FACE TIME – Charlie Goff on venture capital for the risk takers
Charlie Goff founded Forward Enterprises, Inc., a distributor of industrial piping products serving the paper industry, in 1978. He expanded the Appleton-based company to five locations in three states before selling in 1998; then was general manager for the regional division. He sat down with Insight Editor Margaret LeBrun to talk about NEW Capital Management, which he founded in 2006, and the impact of venture capital funds in the New North.
BACK IN 2005, ONE OF THE KEY initiatives of the New North was to identify capital sources in addition to traditional funding sources. There was a report done by David Ward and Dennis Winters (of NorthStar Economics) that identified we had no sources of venture capital in Northeast Wisconsin – we didn’t even have an angel group. And so a group of us got together and said “How do we make this happen?” I guess I was the one person in the room that indicated a willingness to take on that task as a full-time effort. I had spent a number of years dealing with finance and operations and I have experience in how to put together a capitalization plan and make it work.
When you look at the timeframe we were raising money – in 2005 – those were some pretty heady times. It had been awhile since the last crash and a lot of people were feeling the wealth affect, so were able to accrue to 80 partners. In order to be an investor, you have to be an accredited investor. That definition has changed over the years but it’s basically a net worth of $1 million or a salary of $300,000 a year.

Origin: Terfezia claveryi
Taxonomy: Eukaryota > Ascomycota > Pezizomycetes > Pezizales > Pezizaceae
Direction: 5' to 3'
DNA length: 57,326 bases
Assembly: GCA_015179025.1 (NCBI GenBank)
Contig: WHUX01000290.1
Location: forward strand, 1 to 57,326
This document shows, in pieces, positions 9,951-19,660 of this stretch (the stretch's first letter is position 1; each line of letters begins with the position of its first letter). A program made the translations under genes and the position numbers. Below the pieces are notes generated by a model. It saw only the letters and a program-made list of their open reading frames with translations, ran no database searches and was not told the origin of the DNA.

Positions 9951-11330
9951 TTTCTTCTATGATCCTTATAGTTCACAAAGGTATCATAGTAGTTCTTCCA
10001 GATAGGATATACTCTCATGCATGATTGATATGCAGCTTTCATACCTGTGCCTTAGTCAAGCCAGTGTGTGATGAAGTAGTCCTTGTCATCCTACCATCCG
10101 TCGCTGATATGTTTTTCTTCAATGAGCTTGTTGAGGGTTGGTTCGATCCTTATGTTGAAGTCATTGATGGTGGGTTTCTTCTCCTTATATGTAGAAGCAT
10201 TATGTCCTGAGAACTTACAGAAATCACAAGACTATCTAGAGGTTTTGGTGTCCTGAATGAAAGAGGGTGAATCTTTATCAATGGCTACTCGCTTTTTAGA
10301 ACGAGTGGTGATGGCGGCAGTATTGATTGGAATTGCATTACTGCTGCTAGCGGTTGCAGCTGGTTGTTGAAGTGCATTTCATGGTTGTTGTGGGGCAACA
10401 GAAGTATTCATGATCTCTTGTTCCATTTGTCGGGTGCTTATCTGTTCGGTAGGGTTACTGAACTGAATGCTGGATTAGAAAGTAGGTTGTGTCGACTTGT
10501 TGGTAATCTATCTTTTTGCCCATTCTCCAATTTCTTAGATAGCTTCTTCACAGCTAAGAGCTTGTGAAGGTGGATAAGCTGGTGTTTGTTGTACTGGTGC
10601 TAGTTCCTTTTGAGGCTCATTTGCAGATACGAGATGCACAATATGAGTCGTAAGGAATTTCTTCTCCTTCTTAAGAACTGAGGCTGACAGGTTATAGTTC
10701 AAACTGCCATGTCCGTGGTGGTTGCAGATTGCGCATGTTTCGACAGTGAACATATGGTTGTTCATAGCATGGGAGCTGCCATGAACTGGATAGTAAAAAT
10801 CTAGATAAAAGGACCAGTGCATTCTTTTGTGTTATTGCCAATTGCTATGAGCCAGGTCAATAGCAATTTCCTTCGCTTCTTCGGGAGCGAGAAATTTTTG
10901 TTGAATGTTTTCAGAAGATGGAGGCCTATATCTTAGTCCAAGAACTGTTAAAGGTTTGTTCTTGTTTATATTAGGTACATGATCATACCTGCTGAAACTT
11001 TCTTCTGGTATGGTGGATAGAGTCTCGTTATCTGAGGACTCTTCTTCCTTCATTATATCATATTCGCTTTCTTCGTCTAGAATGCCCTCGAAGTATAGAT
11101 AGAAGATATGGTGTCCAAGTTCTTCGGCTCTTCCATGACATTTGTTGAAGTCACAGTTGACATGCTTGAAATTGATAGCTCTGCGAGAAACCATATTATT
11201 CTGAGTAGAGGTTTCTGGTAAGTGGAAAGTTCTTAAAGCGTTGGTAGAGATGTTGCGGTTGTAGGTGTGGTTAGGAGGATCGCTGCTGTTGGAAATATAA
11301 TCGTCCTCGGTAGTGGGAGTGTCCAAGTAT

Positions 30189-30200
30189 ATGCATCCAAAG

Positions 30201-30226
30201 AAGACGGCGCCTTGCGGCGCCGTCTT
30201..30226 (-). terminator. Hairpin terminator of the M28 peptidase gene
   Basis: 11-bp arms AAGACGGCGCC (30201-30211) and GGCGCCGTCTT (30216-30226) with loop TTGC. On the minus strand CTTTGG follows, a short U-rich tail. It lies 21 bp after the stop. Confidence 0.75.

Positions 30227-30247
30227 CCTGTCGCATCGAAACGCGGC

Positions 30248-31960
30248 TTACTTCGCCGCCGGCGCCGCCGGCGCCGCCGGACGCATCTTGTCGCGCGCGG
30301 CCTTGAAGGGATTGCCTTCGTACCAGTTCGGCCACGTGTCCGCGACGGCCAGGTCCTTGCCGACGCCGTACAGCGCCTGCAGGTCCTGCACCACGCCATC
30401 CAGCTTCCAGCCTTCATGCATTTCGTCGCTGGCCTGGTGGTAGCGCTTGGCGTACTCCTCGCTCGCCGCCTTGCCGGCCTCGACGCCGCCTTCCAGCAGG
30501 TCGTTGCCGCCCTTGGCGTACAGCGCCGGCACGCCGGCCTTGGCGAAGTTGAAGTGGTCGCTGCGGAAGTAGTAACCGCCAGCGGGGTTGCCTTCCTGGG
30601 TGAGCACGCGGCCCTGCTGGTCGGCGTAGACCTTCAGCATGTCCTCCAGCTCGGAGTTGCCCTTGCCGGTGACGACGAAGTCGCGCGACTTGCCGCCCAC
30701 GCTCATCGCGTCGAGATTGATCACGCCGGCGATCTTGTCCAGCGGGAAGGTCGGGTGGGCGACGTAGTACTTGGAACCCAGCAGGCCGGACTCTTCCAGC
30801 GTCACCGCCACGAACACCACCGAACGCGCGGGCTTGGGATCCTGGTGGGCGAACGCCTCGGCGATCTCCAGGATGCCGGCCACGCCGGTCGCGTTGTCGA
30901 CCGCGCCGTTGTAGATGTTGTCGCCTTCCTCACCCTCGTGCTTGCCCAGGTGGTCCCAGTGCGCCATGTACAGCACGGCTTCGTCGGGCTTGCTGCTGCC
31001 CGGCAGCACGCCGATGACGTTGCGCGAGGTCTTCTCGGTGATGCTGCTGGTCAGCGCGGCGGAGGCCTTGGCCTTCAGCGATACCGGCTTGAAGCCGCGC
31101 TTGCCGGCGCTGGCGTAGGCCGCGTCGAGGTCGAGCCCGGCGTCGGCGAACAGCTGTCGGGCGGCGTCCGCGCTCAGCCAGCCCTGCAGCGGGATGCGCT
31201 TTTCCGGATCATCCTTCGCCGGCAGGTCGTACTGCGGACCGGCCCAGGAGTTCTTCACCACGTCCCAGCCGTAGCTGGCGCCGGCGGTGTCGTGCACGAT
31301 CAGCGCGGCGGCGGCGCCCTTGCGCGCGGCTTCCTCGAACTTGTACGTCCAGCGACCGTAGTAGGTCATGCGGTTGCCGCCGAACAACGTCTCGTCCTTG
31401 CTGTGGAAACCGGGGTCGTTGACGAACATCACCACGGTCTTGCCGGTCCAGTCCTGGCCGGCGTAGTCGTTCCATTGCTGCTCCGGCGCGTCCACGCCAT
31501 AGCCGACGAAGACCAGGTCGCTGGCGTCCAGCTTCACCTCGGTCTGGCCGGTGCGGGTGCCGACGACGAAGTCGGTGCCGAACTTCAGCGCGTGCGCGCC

In the first fund we made 11 investments, all from the state of Wisconsin, and we’re in year seven of that. It included three companies from Northeast Wisconsin: Frozen Codebase, Ro-Flo Compressors and Aurizon Ultrasonics.
It took us some time with the first fund to hook up with the right folks who had the ear of the investment community. We’re tapped into that now, and we think that at one time or another we’ll see most of the early-stage opportunities in the state.
We held the initial close for the second fund in January, with roughly $25 million in capitalization. Thus far we’ve made one investment toward our goal of 12 to 15 investments and we are pleased with the quality and quantity of the deal flow.
It’s important to note that in Fund One, I was the sole general partner, whereas with Fund Two we have four general partners: Robert DeBruin, David Gitter, Steve Predayna and me. (Now there is another venture capital group in our region called Angels on the Water.)
In our second fund, about half of our capital will be focused on early stage businesses with intellectual property, and the other half will be focused on growth stage business stemming from spinoffs from existing companies. We feel the mix of early- and growth-stage companies in our portfolio will offer an attractive risk/reward profile to our investors. We plan on closing the second fund to investors, with a final committed capital total of $30 million, by mid May.
There’s a difference between a good business and a good investment. Generally that means both the founders and the entrepreneurs and the investors have to be on the same page in terms of selling the business. A key word is scale. How can you scale the business? For example, service related organizations may be good businesses but they don’t scale very quickly because you need feet on the ground in all the markets in order to grow rapidly. A good investment business absolutely has to have a national or international market for their products.
Clearly venture funds are making a difference. When you look at how you foster an entrepreneurial culture from the investment side, the answer is in recycling wealth. You have to have the significant successes, the payouts.
There are people who want to put a percentage of their net worth into these kinds of investments. When they’re successful, they just seem to come back and try to do it again.